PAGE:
- What Exactly is an Automatic Watch
- Why Does My Automatic Watch Sometimes Run Faster than Normal
- Ways to Slow Down an Automatic Watch
- How to Slow Down an Automatic Watch
- How do you check the speed of your automatic watch and the adjustments you make to your automatic watch
What Exactly is an Automatic Watch?
Simply put, an automatic watch uses no battery i.e. “quartz” to make all its parts work. It’s purely mechanical where the parts are either manually rigged to turn or automatic by way of complicated gears, dials, etc that all together automate levers and various mechanisms.
Why Does My Automatic Watch Sometimes Run Faster than Normal?
If your watch seems to be running faster than normal, there are several possible reasons:
- Dust: sometimes microdust can clog various gears. Air duster cans will easily fix this.
- Tangled Coils: there is a phenomenon that happens when there’s movement (wrist) that creates small jots. The coils in your watch get entangled which causes an imbalance between the beat rate and balance wheel’s rotation.
- Regulation: to regulate simply means to have control over your watch’s precise movements. Now, this is a little bit more complicated but it’ll be later as you read further.
- Temperature Exposure: when exposes to various temperatures from cold to hot, over time your automatic watch’s accuracy can be affected.
- Hairspring Magnetized: without getting into needlessly complicated science. When magnetism happens, your watch’s heart i.e. hairspring can be affected resulting in faster or slower (seconds) clock speeds. Sometimes it can also just stop your watch.
- Shock and Impact: simply put, due to sudden impact for example you slipped or slammed your wrist to the pavement that it sends a massive shock to your watch’s internal mechanisms affecting everything from the gears, screws, hairspring, balance spring, and more.
2 Ways to Slow Down an Automatic Watch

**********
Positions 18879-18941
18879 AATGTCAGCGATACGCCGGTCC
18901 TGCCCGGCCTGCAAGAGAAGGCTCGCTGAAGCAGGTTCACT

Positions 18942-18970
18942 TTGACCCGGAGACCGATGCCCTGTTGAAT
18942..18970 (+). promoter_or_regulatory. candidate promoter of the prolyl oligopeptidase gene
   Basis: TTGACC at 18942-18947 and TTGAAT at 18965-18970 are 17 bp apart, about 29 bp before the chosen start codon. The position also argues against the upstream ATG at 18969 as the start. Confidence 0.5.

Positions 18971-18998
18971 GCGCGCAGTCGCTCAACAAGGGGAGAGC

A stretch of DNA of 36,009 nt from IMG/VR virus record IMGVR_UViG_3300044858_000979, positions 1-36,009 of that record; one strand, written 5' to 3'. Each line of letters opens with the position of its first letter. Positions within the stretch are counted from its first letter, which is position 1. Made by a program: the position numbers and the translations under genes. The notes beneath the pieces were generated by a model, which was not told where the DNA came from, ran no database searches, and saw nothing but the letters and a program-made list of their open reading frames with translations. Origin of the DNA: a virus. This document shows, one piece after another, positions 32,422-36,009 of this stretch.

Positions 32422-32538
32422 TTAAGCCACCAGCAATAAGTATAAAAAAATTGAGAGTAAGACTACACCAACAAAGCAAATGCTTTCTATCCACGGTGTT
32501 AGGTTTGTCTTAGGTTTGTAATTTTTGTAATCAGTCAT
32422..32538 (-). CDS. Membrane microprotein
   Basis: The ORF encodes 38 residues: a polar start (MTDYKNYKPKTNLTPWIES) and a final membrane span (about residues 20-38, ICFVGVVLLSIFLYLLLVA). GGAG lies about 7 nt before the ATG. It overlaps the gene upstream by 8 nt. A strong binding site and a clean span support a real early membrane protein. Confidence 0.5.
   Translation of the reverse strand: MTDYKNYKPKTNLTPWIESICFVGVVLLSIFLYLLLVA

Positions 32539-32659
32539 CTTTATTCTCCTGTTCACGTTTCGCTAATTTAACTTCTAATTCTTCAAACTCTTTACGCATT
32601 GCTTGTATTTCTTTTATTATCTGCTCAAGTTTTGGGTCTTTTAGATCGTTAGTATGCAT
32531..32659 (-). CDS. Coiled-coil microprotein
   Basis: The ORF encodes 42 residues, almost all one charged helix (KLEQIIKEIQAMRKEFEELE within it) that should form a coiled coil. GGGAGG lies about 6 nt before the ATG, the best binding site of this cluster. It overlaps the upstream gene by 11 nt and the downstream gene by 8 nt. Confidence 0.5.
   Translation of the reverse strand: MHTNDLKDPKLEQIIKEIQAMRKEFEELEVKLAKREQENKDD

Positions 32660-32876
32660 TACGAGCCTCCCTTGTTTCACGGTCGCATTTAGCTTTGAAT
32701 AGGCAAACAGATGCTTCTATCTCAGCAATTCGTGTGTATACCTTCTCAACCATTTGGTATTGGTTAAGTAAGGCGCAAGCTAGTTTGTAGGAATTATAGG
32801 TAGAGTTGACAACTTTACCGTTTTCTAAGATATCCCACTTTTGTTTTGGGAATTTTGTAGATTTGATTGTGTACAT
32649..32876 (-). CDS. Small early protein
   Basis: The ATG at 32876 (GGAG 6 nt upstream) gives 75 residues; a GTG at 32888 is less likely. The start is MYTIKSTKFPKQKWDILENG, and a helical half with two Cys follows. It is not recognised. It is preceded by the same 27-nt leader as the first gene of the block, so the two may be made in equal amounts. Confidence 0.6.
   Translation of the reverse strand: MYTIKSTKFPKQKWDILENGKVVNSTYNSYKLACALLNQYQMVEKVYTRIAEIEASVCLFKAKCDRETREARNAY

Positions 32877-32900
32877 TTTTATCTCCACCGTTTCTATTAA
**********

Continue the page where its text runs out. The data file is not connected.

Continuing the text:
1) A quick and practical way to slow down an automatic watch: is by placing the watch vertically, be sure that the crown is on top. Many have tried doing this, especially before they sleep at night. So it can help if you put your automatic watch in this position, in the correct direction, on the table beside your bed.
2) Another way is by adjusting the movement of your automatic watch when you notice that it’s running either too fast or too slow. By adjusting the balance wheel to different positions, which had otherwise affected the accuracy of the watch.
Adjusting your Automatic Watch:
How to Slow Down an Automatic Watch
There are multiple ways to slow down an automatic watch. You can start by using basic tools to open your watch’s case or back face then remove its bracelets or you can use free software as well, and use a recording device or the microphone on your laptop to record the fine sounds, the ticking of the escapements on your automatic watch.
Please take note:
- It is recommended that you do this on entry-level automatic watches, For more expensive watches, it is best to have the speed adjustments done by a professional watch repairman
How to Take off the Case – So You Can Have Access to the Case Back
Tools: you can use a spring bar tool, the fine fork tool to remove the spring bars and to remove the bracelet;